Tbilisi, Georgia

Tbilisi (English: /təbɪˈliːsi, təˈbɪlɪsi/ tə-bih-LEE-see, tə-BIL-ih-see; Georgian: თბილისი (tʰbilisi)), formerly Tiflis (/ˈtɪflɪs/ TIF-lis), capital of the Republic of Georgia, on the Mtkvari (Kura) River at its dissection of the Trialeti (Trialetsky) and Kartli (Kartliysky, or Kartalinian) ranges. Tbilisi was founded in the 5th century AD by Vakhtang I of Iberia, and since then has served as the capital of various Georgian kingdoms and republics. Between 1801 and 1917, then part of the Russian Empire, Tbilisi was the seat of the Imperial Viceroy, governing both Southern and Northern Caucasus.

With its dramatic valley setting, picturesque Old Town, eclectic architecture, and superb eating and drinking opportunities, Tbilisi is the vibrant, beating heart of Georgia and home to more than one in three of its citizens. Add to that the pull of the city’s hipster culture, its techno scene, and a general air of cool, and Tbilisi is confidently sealing its reputation as the South Caucasus’ most cosmopolitan city.

Historically, Tbilisi has been home to people of multiple cultural, ethnic, and religious backgrounds, though it is currently overwhelmingly Eastern Orthodox Christian. Its notable tourist destinations include cathedrals Sameba and Sioni, Freedom Square, Rustaveli Avenue and Agmashenebeli Avenue, medieval Narikala Fortress, the pseudo-Moorish Opera Theater, and the Georgian National Museum. The climate in Tbilisi mostly ranges from 20 to 32 °C (68 to 90 °F) in the summer and 7 to −1 °C (45 to 30 °F) in the winter.

Founded in 458 (in some sources, 455), when the capital of the Georgian kingdom was transferred there from Mtskheta, the city had a strategic position, controlling the route between western and eastern Transcaucasia. It was often captured and sacked and knew many masters: the Persians in the 6th century, the Byzantine Empire and the Arabs in the 7th. In 1122 David IV (the Builder) of Georgia captured Tbilisi and restored it as a capital, but in 1234 it fell to the Mongols, and in 1386 it was sacked by Timur. The Turks captured the city on several occasions, and in 1795 it was burned to the ground by the Persians. In 1801 Tbilisi was captured by the Russians, who improved its communications by building the Georgian Military Highway across the Greater Caucasus from Vladikavkaz to Tbilisi. In 1872 it was linked by rail to Poti on the Black Sea and in 1883 to Baku on the Caspian Sea. In 1921 it was made the capital of the Georgian republic.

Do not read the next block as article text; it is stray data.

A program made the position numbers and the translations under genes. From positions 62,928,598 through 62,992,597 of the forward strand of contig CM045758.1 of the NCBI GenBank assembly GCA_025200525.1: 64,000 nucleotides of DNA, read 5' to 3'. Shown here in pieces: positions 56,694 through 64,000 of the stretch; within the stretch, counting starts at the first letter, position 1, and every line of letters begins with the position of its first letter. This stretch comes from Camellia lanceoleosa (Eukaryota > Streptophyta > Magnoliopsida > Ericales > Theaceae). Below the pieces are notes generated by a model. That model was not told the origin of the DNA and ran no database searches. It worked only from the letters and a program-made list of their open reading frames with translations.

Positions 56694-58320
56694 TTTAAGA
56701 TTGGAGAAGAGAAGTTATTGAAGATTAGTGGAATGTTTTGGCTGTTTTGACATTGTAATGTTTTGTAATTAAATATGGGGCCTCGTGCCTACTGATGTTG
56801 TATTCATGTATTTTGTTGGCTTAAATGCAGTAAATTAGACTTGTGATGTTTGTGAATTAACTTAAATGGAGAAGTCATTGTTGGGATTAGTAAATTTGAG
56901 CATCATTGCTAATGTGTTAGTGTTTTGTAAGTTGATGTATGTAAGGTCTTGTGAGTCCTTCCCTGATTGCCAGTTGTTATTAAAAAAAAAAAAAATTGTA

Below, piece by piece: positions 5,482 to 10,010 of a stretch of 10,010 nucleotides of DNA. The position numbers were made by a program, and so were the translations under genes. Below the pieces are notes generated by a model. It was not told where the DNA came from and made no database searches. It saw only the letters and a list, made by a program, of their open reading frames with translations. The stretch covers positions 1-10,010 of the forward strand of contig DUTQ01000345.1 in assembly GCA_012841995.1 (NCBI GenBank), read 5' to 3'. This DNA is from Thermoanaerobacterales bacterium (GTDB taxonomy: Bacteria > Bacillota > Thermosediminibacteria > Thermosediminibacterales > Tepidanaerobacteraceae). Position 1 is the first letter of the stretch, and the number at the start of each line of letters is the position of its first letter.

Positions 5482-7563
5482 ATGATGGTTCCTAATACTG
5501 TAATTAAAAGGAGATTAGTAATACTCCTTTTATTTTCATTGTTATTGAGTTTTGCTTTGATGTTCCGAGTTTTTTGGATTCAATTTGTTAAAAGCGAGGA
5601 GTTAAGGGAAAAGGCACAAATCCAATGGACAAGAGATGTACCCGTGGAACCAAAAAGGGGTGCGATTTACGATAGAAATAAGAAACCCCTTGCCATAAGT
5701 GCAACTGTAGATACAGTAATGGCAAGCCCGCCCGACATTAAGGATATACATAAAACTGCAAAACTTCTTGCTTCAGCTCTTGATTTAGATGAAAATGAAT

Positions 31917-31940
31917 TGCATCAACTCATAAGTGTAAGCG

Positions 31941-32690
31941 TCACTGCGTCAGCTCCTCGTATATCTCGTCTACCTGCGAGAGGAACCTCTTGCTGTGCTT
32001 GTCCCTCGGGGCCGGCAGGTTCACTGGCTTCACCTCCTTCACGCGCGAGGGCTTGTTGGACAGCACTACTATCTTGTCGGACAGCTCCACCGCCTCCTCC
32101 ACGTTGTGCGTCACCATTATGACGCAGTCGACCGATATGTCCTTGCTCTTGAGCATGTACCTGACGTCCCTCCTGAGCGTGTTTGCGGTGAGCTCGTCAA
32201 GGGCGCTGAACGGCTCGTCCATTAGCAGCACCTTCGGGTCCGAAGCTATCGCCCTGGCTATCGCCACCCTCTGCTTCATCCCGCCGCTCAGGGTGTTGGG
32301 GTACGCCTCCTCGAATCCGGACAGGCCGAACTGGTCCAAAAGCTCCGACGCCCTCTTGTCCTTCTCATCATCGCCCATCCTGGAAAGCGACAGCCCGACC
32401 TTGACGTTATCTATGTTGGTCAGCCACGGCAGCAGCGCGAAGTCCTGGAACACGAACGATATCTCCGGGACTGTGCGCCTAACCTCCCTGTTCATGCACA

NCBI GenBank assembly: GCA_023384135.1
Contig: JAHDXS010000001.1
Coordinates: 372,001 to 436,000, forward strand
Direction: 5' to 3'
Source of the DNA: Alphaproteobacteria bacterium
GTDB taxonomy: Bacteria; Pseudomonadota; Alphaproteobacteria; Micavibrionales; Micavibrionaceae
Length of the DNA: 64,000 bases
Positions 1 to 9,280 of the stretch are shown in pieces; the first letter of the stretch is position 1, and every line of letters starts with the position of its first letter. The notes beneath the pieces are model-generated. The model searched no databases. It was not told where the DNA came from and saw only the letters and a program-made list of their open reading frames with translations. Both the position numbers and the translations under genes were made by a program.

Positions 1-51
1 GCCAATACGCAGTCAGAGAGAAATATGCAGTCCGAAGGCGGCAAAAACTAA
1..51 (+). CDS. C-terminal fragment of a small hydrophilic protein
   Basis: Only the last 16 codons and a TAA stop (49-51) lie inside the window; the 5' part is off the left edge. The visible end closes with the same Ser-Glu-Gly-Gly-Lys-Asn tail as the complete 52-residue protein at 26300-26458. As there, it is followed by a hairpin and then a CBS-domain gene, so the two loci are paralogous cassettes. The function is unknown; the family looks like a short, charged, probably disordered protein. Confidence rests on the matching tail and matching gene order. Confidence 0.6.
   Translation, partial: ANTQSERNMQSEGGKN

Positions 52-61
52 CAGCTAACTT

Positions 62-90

While the Soviet era saw huge growth and relative prosperity (the city’s population passed one million in the 1970s), Tbilisi ­became a center of resistance to the late Soviet regime, culminating in troops killing 20 hunger strikers outside the government building on Rustaveli on 9th April 1989. Georgia’s parliament declared Georgian independence from the USSR in the same building exactly two years later. Rebellion against the government of Zviad Gamsakhurdia then erupted in fierce fighting on the city’s streets in December 1991, destroying several central landmark buildings.

The following years were dark ones. Although gun-toting gangsters ceased to rule the roost, the economy nosedived, and in 1993 Tbilisi had to find room for thousands of Georgian refugees fleeing from Abkhazia. While a few people got very rich in the 1990s, general living standards sank, corruption and crime were endemic, and frequent power cuts blacked out the city.